Slovak court finds Romani tenants were discriminated against during eviction and relocation
A court in eastern Slovakia has decided that the authorities committed discrimination when they evicted tenants from buildings in the center of the town of Sabinov because their treatment of the non-Romani and the Romani tenants was not the same. The Regional Court in Prešov has now closed a dispute that has lasted more than a decade with its decision.
Each of the eight plaintiffs has been awarded compensation in the amount of EUR 1 000. An NGO called Via Iuris, whose attorney represented the Romani plaintiffs in court, informed the press of the decision on 12 July.
"This decision is of precedent-setting importance and should meaningfully influence the rules for the provision of subsidies by the state, as well as arrange for the upholding of domestic and international rules on the provision of housing in such a way as to not discriminate," said attorney Kristína Babiaková of Via Iuris. The town of Sabinov began evicting the residents from housing in its center in 2006, reportedly because it wanted to reconstruct the units.
The Romani tenants, according to Via Iuris, were moved out of the developed part of the town into apartments of a lower standard that were built using a subsidy from the then-Ministry of Construction. The non-Romani tenants being evicted were afforded the opportunity to live in apartments in a different part of town by the local authority.
The discrimination suit was first heard by a District Court and the appeals venue has now upheld the first-instance decision. The appeals court has also decided that the former Ministry of Construction committed discrimination in providing its subsidy to build apartments of a lower standard.
According to the justification of the verdict, it was the responsibility of the ministry to analyze the application for the financial contribution and to make sure the state fulfilled its obligations regarding the ban on discrimination. According to previous studies, more than 400 000 Romani people live in Slovakia, which has a population of 5 million.
The country has repeatedly faced criticism from the European Commission and NGOs, for example, in connection with the discrimination of Romani children in education. Slovak courts banned the creation of separate classes in schools for Romani pupils some years ago.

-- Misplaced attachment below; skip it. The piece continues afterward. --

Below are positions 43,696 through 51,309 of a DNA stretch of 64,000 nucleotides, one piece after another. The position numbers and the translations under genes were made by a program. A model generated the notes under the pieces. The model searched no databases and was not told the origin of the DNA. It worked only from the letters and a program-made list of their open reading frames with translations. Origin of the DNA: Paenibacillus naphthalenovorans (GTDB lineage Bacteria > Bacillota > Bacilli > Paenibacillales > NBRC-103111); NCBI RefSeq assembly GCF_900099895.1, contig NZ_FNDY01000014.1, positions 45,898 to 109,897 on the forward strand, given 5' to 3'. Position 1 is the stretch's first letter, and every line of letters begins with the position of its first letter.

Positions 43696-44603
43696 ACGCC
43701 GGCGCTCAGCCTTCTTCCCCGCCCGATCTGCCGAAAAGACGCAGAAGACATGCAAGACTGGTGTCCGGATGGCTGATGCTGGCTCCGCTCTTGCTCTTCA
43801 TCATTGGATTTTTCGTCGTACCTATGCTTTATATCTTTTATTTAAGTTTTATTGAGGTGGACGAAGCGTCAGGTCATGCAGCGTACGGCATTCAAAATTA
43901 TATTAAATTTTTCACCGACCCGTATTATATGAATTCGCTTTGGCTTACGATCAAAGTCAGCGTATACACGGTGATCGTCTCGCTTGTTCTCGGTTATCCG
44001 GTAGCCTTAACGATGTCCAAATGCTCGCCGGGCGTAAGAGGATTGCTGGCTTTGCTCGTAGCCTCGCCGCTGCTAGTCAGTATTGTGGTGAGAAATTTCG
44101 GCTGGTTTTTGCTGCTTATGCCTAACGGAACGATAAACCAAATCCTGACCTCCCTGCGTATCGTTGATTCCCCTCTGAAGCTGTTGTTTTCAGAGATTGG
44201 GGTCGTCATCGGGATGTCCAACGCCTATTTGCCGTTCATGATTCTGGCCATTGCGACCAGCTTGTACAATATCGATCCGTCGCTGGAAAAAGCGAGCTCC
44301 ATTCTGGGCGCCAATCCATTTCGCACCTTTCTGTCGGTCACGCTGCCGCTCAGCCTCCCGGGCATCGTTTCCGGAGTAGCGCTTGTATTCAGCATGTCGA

- Slovakia: Man shoots at Romani groundskeepers, then hangs Nazi flag from his window, is now in custody
- Slovak Parliament condemns growing displays of extremism
- Slovak court convicts Romani victims of police raid for making allegedly false accusations of brutality
- Slovak appeals court confirms that town discriminated against Romani woman and must compensate her
- LIVE BROADCAST: EU Fundamental Rights Agency publishes findings on discrimination of minorities in the EU
- Slovakia: Romani women protest discrimination in maternity hospital with a petition
- Slovak accommodation facility refuses students from Turkey, Foreign Ministry says that is discriminatory
- Czech court sentences brutal, racially-motivated assailant who attacked Romani man in front of children to 7.5 years in prison
- Czech footballer appeals UEFA ban, insists he never said anything racist
- Czech court gives suspended sentence to attacker who threatened to kill Romani women and their children with an ax
- Belgium: Man who posted racist death threat about Black TV host sentenced to prison time and a fine
- Slovak public broadcasting continuing children's television program in Romanes and Slovak
- Czech court orders director of housing corporation to apologize to Romani community member for abusive remarks
- MEP Peter Pollák on World Roma Day: Mere declarations of willingness to solve problems not enough, it's time for results
- Czech bodybuilder's fine upheld for approving of Romani man's murder, he says he will appeal again
- Czech court sentences man who praised deadly terrorist attack on New Zealand mosques to six years in prison, the longest such sentence yet
- Czech court finally rules football fans' actions during attack on Black man should be considered misdemeanors, not felonies
- Czech and Slovak youth have different attitudes toward minorities - Czechs are more LGBT-tolerant, Slovaks more tolerant of immigrants or Muslims
- Czech actress accused by fellow Instagrammers of racism for her comments about Black people on an American beach